Personal tragedy empowers student to create change in rural communities

Kelly Meuleman at home on her family farm

When Kelly Meuleman started her pharmacy degree at Griffith University, her end goal was a career working for Médecins Sans Frontières Doctors Without Borders, but a tragedy in her hometown pivoted her career path on a new trajectory.

Kelly’s interest in pharmacy began whilst travelling throughout Iran. She learned of heartbreaking stories about the difficulties people had accessing medication there. It was then Kelly decided to become part of the solution and dedicate her life to helping people in need.

Then COVID-19 hit. As students transitioned to online study,Kelly needed financial support to help cover the costs of setting up a home office.

She successfully applied for the Chempro Chemists School of Pharmacy and Pharmacology scholarship, a $5,000 opportunity set up to support students enrolled in a Bachelor of Pharmacy and experiencing financial hardship.

Kelly Meuleman with her niece

“I know people might think a scholarship is just about the money, for me, it’s the motivation and encouragement I get when a total stranger shows faith in me,” she said.

“I am often plagued with self-doubt and wonder if I really am smart or capable enough to be the pharmacist I want to be. When you live away from your support system this is tough, so it gave me added confidence when I learned that I was the successful applicant for the scholarship.”

While completing Trimester 1, Kelly received tragic news that her brother-in-law had taken his life.

“When I was told, I also learned that he was the eighth person that week to commit suicide in Mackay. For me that is a statistic that I’m simply not willing to accept and ignited my passion to learn more about mental health,” Kelly said.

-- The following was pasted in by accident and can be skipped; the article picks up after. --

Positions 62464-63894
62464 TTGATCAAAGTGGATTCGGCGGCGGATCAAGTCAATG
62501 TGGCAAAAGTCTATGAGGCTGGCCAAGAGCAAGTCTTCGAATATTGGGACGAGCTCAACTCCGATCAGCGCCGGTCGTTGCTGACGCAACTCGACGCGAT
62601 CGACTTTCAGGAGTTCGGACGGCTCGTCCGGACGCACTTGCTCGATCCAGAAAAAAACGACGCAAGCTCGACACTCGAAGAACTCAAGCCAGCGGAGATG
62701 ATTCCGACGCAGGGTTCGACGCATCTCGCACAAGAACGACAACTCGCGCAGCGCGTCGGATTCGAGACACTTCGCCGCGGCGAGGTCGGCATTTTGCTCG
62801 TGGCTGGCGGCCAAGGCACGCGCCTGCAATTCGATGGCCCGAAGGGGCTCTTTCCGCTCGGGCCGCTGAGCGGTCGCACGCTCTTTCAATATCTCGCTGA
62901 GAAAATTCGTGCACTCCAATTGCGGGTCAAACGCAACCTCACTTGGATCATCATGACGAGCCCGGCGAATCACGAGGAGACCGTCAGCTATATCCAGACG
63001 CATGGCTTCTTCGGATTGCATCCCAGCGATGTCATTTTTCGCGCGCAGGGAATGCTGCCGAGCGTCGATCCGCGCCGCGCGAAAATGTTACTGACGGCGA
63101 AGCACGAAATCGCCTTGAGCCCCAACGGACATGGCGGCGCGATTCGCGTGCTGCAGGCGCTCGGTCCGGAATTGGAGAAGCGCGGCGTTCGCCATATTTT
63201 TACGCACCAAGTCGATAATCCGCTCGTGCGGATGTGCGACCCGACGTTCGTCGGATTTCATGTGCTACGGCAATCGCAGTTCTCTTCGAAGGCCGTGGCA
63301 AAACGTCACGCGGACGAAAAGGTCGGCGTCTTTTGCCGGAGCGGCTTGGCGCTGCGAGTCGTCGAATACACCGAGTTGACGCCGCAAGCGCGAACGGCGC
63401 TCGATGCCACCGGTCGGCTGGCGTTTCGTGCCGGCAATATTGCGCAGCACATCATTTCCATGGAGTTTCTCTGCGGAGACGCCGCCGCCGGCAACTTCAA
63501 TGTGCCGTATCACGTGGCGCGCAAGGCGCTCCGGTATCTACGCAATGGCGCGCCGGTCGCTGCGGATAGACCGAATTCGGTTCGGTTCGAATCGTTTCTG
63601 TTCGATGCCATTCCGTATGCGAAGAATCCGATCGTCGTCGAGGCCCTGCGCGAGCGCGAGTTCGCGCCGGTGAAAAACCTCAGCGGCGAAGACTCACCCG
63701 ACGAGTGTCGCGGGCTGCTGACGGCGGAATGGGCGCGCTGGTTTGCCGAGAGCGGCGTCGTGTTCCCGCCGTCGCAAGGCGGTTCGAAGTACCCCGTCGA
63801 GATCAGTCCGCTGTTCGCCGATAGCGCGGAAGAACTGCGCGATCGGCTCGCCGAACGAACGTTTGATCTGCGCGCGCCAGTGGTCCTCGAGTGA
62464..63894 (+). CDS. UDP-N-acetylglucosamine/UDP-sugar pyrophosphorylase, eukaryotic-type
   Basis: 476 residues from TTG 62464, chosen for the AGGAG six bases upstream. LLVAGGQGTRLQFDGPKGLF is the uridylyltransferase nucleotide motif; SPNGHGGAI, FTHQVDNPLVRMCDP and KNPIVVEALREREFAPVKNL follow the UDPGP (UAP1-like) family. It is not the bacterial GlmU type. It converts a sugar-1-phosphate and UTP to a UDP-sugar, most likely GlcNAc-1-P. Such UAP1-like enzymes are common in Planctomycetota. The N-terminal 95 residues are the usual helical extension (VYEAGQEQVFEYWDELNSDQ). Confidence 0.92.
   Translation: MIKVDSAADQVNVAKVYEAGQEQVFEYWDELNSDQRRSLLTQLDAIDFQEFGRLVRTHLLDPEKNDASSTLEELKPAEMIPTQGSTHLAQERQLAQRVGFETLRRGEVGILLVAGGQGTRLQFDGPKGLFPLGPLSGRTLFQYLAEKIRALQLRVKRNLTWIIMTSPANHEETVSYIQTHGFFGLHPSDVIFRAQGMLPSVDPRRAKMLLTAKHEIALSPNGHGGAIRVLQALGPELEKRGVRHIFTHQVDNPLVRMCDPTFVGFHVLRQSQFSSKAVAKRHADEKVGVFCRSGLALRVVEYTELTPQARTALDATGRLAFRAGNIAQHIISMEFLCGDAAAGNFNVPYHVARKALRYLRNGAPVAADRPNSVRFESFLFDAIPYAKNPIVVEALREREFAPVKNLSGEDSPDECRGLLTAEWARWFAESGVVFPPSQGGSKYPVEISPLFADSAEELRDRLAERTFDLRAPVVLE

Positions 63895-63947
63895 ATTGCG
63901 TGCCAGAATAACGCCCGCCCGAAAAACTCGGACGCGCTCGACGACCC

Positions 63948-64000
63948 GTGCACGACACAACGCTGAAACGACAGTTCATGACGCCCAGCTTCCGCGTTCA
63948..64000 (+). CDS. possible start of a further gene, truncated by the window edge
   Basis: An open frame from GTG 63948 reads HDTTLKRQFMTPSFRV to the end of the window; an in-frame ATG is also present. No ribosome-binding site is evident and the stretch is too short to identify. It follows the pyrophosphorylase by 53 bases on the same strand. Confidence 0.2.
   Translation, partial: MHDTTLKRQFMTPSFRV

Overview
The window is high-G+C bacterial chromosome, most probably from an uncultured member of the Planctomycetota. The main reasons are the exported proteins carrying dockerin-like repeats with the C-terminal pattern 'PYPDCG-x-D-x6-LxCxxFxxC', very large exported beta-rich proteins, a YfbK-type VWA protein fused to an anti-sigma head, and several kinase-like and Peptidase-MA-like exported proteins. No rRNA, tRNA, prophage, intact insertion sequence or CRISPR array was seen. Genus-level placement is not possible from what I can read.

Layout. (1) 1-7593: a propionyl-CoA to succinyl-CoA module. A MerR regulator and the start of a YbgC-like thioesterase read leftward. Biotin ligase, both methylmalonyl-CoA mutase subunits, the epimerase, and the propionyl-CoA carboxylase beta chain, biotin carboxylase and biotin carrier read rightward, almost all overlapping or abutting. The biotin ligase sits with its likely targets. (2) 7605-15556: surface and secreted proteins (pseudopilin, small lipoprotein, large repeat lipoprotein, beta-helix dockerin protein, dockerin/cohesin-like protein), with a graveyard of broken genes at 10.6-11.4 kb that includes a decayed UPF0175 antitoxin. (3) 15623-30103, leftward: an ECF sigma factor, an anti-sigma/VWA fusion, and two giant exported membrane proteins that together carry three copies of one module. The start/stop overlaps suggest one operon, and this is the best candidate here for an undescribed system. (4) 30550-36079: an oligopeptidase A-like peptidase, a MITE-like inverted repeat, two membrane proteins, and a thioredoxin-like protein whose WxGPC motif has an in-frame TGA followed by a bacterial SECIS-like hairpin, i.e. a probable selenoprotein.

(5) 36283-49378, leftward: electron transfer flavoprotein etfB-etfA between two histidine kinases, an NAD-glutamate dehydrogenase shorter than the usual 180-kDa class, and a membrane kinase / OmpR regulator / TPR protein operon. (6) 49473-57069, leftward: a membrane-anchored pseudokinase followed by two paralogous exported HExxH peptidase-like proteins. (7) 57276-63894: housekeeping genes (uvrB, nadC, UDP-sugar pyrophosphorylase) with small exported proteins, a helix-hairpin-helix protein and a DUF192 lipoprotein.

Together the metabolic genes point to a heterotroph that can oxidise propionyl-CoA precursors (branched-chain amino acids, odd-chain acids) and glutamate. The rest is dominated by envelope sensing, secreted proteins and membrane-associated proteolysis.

Where once her mission was to work internationally, she now plans to move closer to her sister and niece after she graduates and work in a community pharmacy with a focus on mental health.

“My new purpose in life is to work in regional towns like the one I am from and focus on the mental health crisis that plague these rural areas,” Kelly said.

Higher suicide rates are evident in young men in rural and remote communities compared with metropolitan populations and those living in the country are less likely to seek professional help for a mental health disorder compared to those that live in cities.

“I want to do my brother-in-law’s memory proud.

“Life has a funny way of pushing you in the direction you were meant to go and I’m grateful that I was awarded this scholarship so I can focus on becoming the best pharmacist I can be,” Kelly said.

Learn more about scholarships at Griffith online.

Help open doors to student education by financially contributing to a scholarship.